Lethal Bizzle is the most prolific, exciting rapper to emerge from the UK underground scene.Previously a member of More Fire Crew, and with a UK No. 7 chart hit with ‘Oi’, Lethal foundhimself back at square one when they were dropped by the record company, after the labelwent bust. After two years of live gigs, pirate radio airings and general hard graft, Bizzle gotback on his feet, forming his own Lethal Bizzle Records imprint in 2004. At the end of theyear, he released the comeback single “Pow! (Forward),” also known as “Forward Riddim.”Produced by Dexplicit, it entered at 11 on the U.K. pop charts and earned him a MOBOaward for Best Single (he was also nominated for Best Newcomer).
Pow (Forward) became the anthem of the underground music scene- an accolade it stillholds. However its popularity in clubs and the energy it caused led to it being banned bymany major radio outlets, and clubs up and down the country banned Lethal from performingit. Lethal’s only outlet to perform was at indie clubs and dingy bars in the UK, where he couldslip on the bill unnoticed. He embarked on a Club NME tour in 2006 and won over toughindie audiences with his high paced energetic live performance. Lethal found that the indiecrowds were as intense if not more than he saw at urban gigs, and he was quoted recently ina cover feature Time Out story as saying “when white kids jump around it’s called moshing,when black kids do it’s called a riot”.
Bizzle was swiftly signed to V2 Music to release his solo grime debut album Against All Oddz,released in mid-2005. His next set of singles, including “Uh Oh! (I’m Back),” and “Fire” alsomade it onto the UK charts and paved the way for his solo debut, establishing him as one ofthe UK’s most popular underground artists.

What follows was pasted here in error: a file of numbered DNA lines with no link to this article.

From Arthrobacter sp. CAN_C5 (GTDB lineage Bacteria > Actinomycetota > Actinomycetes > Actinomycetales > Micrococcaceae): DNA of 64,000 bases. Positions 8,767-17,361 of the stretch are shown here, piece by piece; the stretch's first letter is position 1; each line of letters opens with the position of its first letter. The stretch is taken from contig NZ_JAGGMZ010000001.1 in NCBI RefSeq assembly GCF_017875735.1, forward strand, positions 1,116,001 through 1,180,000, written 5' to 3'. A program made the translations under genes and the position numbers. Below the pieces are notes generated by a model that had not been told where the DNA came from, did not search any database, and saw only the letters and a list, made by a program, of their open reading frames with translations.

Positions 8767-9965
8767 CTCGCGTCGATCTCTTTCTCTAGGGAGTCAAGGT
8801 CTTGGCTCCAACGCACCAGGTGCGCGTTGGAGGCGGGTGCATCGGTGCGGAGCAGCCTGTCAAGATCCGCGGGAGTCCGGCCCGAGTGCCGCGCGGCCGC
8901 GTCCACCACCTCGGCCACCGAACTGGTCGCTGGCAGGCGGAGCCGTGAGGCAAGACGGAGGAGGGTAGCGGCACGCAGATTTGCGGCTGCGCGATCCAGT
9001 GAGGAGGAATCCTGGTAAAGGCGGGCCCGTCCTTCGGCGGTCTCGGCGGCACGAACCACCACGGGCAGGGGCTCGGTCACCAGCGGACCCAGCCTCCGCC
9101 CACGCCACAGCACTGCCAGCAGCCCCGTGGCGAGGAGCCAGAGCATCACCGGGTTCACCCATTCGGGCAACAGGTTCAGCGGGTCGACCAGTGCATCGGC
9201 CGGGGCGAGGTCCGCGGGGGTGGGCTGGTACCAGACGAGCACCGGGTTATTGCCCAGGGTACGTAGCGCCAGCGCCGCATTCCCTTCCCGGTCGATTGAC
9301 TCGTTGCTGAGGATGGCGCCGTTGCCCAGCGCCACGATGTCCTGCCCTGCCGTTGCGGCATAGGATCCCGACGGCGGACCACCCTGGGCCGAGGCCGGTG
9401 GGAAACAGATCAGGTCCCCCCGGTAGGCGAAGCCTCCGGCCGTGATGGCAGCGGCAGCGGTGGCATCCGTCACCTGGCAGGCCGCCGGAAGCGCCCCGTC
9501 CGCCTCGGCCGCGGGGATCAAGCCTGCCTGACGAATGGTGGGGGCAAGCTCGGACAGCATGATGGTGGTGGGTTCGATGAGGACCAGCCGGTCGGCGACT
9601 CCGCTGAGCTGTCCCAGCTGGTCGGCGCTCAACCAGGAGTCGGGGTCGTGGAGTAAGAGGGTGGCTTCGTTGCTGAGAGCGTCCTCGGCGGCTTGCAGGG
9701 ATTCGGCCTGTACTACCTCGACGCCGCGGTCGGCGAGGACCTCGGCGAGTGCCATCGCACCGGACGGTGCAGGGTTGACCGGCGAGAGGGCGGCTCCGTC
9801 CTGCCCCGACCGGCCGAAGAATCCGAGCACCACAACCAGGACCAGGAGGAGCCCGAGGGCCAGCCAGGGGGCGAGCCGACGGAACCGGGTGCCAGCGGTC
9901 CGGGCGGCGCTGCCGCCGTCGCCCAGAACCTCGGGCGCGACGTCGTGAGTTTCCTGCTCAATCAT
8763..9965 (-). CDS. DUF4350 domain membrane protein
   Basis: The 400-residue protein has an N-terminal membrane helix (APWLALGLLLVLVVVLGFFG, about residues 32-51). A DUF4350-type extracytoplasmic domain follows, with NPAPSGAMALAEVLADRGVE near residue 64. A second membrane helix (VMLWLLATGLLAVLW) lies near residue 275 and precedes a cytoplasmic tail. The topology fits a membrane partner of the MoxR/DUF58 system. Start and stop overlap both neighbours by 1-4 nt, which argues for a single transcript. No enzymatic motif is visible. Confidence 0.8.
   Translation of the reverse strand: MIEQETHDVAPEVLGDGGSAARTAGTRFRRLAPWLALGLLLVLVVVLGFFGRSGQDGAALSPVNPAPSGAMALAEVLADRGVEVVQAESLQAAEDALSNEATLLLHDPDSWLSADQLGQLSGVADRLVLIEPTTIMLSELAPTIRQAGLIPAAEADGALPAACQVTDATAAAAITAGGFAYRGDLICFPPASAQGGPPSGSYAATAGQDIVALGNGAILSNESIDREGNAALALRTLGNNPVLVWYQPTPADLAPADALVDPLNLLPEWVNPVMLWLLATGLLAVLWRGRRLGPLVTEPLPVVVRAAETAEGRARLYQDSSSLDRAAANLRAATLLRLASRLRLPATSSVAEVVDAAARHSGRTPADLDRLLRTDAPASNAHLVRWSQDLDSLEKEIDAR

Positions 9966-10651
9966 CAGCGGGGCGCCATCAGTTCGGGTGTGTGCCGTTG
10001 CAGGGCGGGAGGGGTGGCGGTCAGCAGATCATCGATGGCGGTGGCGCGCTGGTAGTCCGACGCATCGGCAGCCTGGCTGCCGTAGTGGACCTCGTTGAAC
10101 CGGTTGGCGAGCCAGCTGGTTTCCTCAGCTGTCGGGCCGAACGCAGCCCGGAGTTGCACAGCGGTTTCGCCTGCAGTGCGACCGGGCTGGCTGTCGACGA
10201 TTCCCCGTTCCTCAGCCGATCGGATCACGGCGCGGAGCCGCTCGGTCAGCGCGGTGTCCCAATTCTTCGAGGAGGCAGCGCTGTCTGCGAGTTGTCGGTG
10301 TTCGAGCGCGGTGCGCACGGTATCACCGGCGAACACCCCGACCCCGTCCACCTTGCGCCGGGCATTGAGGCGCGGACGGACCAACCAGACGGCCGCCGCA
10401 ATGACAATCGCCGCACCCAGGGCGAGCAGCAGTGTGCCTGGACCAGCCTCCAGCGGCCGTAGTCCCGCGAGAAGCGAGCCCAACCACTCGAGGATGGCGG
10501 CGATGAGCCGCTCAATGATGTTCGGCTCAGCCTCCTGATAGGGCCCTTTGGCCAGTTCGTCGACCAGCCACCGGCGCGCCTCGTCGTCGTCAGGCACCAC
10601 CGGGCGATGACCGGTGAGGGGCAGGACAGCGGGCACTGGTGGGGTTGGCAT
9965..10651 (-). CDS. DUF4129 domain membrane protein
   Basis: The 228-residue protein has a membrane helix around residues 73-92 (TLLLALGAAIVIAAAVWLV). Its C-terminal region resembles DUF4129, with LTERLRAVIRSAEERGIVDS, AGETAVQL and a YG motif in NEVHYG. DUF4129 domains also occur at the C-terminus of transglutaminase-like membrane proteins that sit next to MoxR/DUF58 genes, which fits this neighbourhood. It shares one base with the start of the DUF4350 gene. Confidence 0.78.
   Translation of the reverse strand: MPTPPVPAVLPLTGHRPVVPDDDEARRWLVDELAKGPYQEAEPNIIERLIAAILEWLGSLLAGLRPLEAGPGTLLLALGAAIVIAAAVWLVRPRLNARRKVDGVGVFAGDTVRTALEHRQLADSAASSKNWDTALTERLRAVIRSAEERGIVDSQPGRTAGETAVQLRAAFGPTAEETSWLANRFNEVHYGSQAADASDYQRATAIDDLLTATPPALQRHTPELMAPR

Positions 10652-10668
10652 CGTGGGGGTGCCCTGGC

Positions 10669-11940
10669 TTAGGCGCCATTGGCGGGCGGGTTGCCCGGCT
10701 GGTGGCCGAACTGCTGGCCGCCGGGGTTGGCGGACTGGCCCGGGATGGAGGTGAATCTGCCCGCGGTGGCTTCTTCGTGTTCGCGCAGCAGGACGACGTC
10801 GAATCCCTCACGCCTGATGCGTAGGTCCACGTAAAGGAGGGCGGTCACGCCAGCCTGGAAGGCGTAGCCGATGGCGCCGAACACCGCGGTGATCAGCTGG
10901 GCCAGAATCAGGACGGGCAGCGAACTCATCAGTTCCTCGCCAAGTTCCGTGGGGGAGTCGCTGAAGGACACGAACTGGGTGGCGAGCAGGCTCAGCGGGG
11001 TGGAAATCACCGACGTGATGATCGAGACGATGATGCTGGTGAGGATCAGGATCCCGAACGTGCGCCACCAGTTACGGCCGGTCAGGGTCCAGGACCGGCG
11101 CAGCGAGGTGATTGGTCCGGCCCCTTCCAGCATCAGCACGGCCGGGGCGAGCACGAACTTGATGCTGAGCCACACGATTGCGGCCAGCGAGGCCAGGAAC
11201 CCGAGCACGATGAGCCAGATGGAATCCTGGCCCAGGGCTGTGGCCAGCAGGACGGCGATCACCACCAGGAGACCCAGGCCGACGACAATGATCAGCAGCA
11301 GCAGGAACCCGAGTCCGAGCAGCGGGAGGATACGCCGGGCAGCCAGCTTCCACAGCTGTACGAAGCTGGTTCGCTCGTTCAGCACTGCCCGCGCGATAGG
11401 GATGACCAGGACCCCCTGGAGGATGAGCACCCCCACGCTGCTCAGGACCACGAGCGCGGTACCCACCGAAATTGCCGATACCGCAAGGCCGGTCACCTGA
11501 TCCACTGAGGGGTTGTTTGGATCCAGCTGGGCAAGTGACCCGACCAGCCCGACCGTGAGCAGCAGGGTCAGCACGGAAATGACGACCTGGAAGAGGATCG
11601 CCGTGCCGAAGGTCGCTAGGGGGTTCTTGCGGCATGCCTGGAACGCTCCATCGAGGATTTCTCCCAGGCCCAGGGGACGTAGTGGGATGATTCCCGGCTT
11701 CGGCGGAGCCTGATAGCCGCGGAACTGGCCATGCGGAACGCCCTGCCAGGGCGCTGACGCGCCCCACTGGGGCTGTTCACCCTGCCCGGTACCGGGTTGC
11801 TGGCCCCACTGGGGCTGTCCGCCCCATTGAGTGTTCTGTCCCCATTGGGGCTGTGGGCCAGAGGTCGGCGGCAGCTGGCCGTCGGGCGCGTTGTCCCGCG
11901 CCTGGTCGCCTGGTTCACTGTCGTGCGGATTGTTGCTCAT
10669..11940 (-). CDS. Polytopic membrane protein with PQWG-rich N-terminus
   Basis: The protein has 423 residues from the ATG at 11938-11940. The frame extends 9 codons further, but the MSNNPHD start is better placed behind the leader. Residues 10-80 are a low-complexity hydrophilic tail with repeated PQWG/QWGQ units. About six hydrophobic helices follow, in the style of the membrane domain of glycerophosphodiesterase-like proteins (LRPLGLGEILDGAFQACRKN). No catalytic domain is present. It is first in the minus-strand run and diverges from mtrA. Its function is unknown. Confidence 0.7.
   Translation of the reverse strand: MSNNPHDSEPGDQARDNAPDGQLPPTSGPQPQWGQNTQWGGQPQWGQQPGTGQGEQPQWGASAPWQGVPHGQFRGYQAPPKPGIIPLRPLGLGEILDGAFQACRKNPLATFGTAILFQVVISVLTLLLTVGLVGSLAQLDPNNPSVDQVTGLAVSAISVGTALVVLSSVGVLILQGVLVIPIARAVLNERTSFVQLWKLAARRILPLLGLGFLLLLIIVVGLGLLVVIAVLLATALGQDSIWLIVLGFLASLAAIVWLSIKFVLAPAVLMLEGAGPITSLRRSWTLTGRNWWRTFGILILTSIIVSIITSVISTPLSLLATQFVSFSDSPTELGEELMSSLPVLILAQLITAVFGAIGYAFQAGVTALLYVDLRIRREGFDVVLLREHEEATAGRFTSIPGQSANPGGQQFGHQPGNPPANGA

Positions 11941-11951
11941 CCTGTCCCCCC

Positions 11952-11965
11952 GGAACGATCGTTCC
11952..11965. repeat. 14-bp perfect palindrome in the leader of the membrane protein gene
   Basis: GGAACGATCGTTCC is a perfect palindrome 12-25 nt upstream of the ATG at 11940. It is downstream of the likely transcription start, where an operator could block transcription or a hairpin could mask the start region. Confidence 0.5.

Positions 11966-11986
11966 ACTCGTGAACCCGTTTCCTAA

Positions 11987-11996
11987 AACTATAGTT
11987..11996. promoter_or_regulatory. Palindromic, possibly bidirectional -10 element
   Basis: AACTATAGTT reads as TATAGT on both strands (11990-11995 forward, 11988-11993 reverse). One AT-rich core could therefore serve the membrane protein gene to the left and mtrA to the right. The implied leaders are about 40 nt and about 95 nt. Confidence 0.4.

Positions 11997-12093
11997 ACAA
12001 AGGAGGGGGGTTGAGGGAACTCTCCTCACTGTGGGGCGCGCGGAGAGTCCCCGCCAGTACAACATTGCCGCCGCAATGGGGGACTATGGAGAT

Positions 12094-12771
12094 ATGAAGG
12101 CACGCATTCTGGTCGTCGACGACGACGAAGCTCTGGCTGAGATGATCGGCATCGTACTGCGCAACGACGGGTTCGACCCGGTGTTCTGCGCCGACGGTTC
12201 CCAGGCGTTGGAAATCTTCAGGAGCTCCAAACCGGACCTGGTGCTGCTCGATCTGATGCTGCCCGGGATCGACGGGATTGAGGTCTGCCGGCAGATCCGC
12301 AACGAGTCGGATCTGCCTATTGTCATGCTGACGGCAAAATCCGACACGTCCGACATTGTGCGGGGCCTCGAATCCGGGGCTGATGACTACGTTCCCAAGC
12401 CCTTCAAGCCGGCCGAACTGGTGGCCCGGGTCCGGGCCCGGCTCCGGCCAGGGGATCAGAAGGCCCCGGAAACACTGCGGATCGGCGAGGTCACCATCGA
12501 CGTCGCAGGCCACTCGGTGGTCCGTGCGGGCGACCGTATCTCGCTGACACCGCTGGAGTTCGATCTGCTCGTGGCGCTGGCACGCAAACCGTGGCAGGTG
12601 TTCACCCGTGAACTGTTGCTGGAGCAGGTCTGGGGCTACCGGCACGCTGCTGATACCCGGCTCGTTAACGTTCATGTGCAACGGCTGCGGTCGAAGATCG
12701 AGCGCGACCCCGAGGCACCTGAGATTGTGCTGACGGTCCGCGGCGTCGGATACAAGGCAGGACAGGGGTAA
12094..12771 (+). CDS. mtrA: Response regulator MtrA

In 2006, while recording his 2nd album, Bizzle engaged in a verbal war with ConservativeParty leader and MP David Cameron, after he attacked rap music. Lethal approachedCameron to meet him to discuss ways to use himself as a role model to the youth in the UKand try to get them interested in politics in the UK, and what goes on in the country.Unphased by the attack from the Tory leader, Bizzle had a lot of media support to get hismessage across including a two page feature in the Independent, along with pieces in TheGuardian, Times, and an appearance on BBC2′s Newsnight.
His second album Back to Bizznizz established him as a solid live touring artist throughout2007/08, going out on the road with Jack Penate, Gallows, Busta Rhymes, Ludacris, TheEnemy and The Wombats, and playing summer festivals with packed out performances at Reading/ Leeds festival and Wireless O2.
Quoted in the Guardian as the ‘best known rapper in the indie scene’, Lethal has beenembraced by rock’s elite- working with Babyshambles and Gallows in the studio. Currentlyworking on finishing off his brand new album, with producers including Donaeo, MarkRonson, Dexplicit, Youngstar and Gallows.